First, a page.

The paper called for the creation of full-time research positions dedicated to studying the racial components of different bank performance contexts, modeled on work done by the Federal Reserve Bank of San Francisco. Additionally, when selecting assessment areas for ARC review, racial inclusion should be a factor to ensure that minority areas are not excluded from assessment areas. Finally, banks should be required to work with organizations serving neighborhoods of color and organizations led by people of color when developing a strategic plan for the Community Reinvestment Act.

These recommendations come as the NCRC reveals how current financial practices maintain racial inequality rather than address it. Data from the Home Mortgage Disclosure Act (HMDA) shows that Whites are the only major racial/ethnic category represented in mortgage lending levels above their demographic representation. In 2020, whites were responsible for 65% of all mortgages, but only 60% of the population. Black and Latinx shares of the home loan market — 5.2% and 9.2%, respectively — are less than half their population shares of 14% and 19%. The representation of Native Americans in the mortgage market is even worse. The mortgage representation of Native Americans at just 0.4% is only a quarter of their 1.6% share of the US population.

Latinx, African Americans and Native Americans are even worse off than previously stated if there were no federally backed mortgages like Federal Housing Administration (FHA), veterans affairs (VA), and Rural Housing Service (RHS) loans. Nearly 60% of black home purchase requests go through these government programs, and for Latinxs, it’s about 50%. Even with government-backed loans, the private mortgage market maintains the disparities in homeownership that are at the center of America’s racial divide.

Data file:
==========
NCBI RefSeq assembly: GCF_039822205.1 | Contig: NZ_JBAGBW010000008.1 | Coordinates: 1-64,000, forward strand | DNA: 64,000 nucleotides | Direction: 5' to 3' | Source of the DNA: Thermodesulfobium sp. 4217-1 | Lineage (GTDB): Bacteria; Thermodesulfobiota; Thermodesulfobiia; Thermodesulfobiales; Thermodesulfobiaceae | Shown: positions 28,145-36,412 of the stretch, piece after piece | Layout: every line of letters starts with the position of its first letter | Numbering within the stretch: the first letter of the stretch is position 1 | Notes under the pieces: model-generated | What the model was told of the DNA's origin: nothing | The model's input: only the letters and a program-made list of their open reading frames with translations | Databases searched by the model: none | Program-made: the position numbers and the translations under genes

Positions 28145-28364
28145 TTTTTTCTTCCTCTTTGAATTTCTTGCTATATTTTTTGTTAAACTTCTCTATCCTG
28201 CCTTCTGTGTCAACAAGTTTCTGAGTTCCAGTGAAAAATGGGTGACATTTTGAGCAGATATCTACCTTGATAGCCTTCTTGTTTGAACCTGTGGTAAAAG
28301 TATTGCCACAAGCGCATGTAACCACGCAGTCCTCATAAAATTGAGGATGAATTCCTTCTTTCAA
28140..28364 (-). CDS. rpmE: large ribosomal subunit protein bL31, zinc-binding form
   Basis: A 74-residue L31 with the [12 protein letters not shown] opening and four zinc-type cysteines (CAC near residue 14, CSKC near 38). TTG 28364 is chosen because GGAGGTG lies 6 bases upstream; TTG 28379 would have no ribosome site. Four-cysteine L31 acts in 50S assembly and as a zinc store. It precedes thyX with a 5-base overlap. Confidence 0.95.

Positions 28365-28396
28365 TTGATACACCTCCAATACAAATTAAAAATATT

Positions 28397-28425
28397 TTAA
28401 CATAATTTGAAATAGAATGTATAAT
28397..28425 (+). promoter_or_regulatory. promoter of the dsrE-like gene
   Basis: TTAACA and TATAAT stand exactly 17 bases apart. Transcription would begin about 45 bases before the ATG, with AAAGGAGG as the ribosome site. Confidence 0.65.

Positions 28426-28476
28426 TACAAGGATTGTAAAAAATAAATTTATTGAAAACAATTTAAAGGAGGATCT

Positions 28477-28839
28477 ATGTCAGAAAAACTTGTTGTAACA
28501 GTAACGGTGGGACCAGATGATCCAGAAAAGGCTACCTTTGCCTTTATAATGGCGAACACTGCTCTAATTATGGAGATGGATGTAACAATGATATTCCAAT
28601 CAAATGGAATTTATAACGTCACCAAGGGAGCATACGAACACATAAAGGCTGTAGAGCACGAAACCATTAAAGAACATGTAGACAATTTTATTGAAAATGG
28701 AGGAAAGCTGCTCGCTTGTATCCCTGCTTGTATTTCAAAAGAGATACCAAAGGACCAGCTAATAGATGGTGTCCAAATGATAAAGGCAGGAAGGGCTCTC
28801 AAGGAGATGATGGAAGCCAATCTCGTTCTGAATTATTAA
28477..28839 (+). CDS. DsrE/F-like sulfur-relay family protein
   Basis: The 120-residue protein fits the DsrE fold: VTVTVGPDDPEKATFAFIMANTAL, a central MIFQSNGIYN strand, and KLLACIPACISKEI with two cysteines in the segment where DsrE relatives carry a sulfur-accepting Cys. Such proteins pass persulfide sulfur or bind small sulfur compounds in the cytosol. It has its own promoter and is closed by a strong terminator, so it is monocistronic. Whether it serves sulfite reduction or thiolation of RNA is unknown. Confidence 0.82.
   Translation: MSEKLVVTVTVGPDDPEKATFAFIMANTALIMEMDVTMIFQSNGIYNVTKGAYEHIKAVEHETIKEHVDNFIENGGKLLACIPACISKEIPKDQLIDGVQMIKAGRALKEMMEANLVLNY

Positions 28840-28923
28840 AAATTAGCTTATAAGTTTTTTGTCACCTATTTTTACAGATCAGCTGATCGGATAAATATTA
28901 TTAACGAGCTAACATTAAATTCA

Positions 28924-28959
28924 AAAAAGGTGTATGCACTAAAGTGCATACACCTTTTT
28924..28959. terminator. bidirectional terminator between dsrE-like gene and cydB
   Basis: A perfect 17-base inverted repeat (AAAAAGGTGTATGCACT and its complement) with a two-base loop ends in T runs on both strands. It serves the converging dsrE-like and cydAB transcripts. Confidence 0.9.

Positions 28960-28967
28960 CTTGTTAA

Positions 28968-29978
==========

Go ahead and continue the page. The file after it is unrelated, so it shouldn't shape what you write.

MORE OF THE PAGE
The depth and breadth of racial economic inequality is perceived in a data point array. In 2019, median black wealth, not including impaired assets, was $9,000, and median Latinx wealth was $14,000, compared to median white wealth of $160,000. In terms of incomes in 2018, we also see a substantial disparity with the median income of African Americans at $41,000, Native Americans at $42,000, Latinx at $51,000, Whites at $71,000, and American Indians at $71,000. of Asian origin at $87,000. Black homeownership rates are at a low 42%, with Latinxes at 47.5%, while at the same time, whites have record homeownership rates of nearly 73% . In 1977—that’s when the CRA was passed—a paper published by the Federal Reserve Bank of Chicago notes that the black homeownership rate was 43.3%, while the white homeownership rate was 67.5% – in short, the gap widened, not Shrunk.

How can we get there?

Today’s racial economic inequality stems from historical discrimination, exploitation and the concentration of wealth. The foundation of racial inequality is racial economic inequality, and the foundation of racial economic inequality is the racial wealth divide. Over the past 40 years, the nation has failed to make sufficient progress in addressing racial economic disparities.

The pillars of the fight against economic discrimination must be transformed by legislation that economically advances communities with a history and current reality of economic marginalization. A race-blind approach to addressing racial economic inequality has left the nation shackled in public policy efforts to undo ongoing structural racism. It is high time we openly used a racial equity lens to close racial economic inequalities.